Simply put, Nick Obis is a moviegoer. Born in Oak Park—the oldest of six brothers in a “hippie-ish” family—the reluctant subject insists he’s not very interesting. “I was thinking about it . . . what do I have to say about anything? Nothing. I go see movies, I rate them on Letterboxd, and then I go see something else.” But what makes Obis a person of note is his commitment to seeing films, often as they’re meant to be seen: on the big screen (and, more boldly, from the front row). Once upon a time, he’d see as many as six to seven films per week; now, as a member of the Jeff Awards, for which he sees several plays a week, he instead sees approximately three. That’s as many as the average moviegoer saw in 2021 over the entire year. This is thus a celebration of a person who goes to things in the pursuit of culture, a person for whom anyone involved in Chicago’s cultural community is doing what they do.
Interview by Kathleen Sachs
Photos by Matthew Gilson
[My five brothers and I] more or less got along growing up. I babysat a lot. But we weren’t a real rowdy bunch. We were pretty well-behaved kids. We always liked movies; we always liked music. We had our own kind of clique thing that you get in a large family—like when people would come over, you speak this whole language, and you start to build this little wall that other people find impenetrable. So when we’re all together, it’s all movie references and Simpsons jokes and music references, and whatever other crap we grew up with.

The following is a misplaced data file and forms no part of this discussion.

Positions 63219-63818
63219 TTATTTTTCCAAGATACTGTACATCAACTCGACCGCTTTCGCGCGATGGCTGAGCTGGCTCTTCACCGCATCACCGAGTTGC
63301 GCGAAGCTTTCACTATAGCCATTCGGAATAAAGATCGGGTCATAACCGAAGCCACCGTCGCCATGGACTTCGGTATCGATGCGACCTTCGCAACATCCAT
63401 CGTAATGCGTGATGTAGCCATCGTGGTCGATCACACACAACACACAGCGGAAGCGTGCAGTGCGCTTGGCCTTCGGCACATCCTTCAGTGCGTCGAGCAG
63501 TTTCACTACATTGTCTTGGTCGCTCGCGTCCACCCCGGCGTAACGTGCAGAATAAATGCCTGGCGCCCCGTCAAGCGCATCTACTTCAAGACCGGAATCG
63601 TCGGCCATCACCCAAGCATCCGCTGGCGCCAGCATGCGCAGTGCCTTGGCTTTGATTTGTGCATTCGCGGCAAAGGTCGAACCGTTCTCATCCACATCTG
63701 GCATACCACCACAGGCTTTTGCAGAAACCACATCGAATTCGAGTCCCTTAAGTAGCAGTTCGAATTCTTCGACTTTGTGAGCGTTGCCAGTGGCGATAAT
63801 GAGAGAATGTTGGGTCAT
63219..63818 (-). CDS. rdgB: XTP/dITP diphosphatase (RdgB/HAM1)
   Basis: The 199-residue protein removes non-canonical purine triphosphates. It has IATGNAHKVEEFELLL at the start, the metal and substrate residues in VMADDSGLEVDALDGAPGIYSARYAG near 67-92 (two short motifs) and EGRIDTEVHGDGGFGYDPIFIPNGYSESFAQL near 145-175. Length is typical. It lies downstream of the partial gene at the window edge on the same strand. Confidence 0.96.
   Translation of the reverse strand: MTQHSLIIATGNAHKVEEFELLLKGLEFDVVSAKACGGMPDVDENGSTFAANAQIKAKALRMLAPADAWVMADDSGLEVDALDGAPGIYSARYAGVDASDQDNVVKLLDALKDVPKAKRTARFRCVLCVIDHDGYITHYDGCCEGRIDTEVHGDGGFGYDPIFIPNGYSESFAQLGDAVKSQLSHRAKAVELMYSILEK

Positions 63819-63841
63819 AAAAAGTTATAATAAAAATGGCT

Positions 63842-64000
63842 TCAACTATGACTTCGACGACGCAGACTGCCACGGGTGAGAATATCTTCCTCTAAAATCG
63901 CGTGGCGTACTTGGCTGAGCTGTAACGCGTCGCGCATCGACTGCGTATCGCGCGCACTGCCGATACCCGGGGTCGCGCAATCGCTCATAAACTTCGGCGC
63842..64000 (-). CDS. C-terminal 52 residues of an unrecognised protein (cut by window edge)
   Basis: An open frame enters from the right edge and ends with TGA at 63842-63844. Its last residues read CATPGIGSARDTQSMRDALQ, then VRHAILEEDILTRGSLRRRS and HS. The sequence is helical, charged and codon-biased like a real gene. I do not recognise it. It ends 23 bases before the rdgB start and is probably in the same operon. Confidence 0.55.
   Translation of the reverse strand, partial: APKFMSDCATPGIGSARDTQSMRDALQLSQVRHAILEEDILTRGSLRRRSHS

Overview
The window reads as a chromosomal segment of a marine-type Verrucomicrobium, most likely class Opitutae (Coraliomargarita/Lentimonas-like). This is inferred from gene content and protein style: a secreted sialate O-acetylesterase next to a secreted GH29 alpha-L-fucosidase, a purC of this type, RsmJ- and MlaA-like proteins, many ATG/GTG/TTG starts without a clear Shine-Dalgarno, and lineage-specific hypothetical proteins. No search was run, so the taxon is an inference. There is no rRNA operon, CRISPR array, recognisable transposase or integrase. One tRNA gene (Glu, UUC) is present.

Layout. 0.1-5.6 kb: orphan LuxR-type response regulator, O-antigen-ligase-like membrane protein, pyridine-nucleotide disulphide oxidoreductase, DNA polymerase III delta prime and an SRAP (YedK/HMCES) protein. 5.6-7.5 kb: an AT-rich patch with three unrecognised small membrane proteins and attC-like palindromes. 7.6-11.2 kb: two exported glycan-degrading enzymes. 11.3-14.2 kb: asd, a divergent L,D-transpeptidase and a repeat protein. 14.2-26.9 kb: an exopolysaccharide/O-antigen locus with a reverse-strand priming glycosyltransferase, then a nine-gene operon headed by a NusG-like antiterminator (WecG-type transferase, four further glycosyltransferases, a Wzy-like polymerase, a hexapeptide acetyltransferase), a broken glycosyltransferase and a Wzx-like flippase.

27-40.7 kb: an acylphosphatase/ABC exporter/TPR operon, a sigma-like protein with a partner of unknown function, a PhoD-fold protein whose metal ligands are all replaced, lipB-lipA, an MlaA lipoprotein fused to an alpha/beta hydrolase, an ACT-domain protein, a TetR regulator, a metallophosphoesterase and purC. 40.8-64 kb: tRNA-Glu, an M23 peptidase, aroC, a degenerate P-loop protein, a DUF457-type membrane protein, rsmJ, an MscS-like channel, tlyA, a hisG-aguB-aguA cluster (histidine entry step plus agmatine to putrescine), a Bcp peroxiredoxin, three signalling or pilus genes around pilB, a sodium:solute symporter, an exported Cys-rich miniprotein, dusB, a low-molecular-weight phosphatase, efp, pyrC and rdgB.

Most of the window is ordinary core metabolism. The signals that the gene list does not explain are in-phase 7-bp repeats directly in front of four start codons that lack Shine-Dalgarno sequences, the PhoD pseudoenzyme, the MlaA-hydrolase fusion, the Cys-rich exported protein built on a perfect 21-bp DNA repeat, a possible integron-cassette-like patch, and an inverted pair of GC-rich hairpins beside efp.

We had a good, large family. A little bit hippie. My dad founded Vegetarian Times magazine, so we grew up in a vegetarian household. We were raised on peanut butter that you’d have to stir with a stick, homemade meals—all vegetarian, very natural foods.
[I majored in] English [at the University of Dayton]. I can write OK when I do. I don’t really write anymore. But I like to sit and write about things. I’m more comfortable with myself that way—if I can have some time to mull things over, I guess.
I went to grad school for two years and got my masters. I taught as a part-time instructor for a semester. There was a minute there where I wrote for the local paper—it was eventually called the Dayton City Paper. It wasn’t a good experience for me, and that was partly why I stopped writing, I think.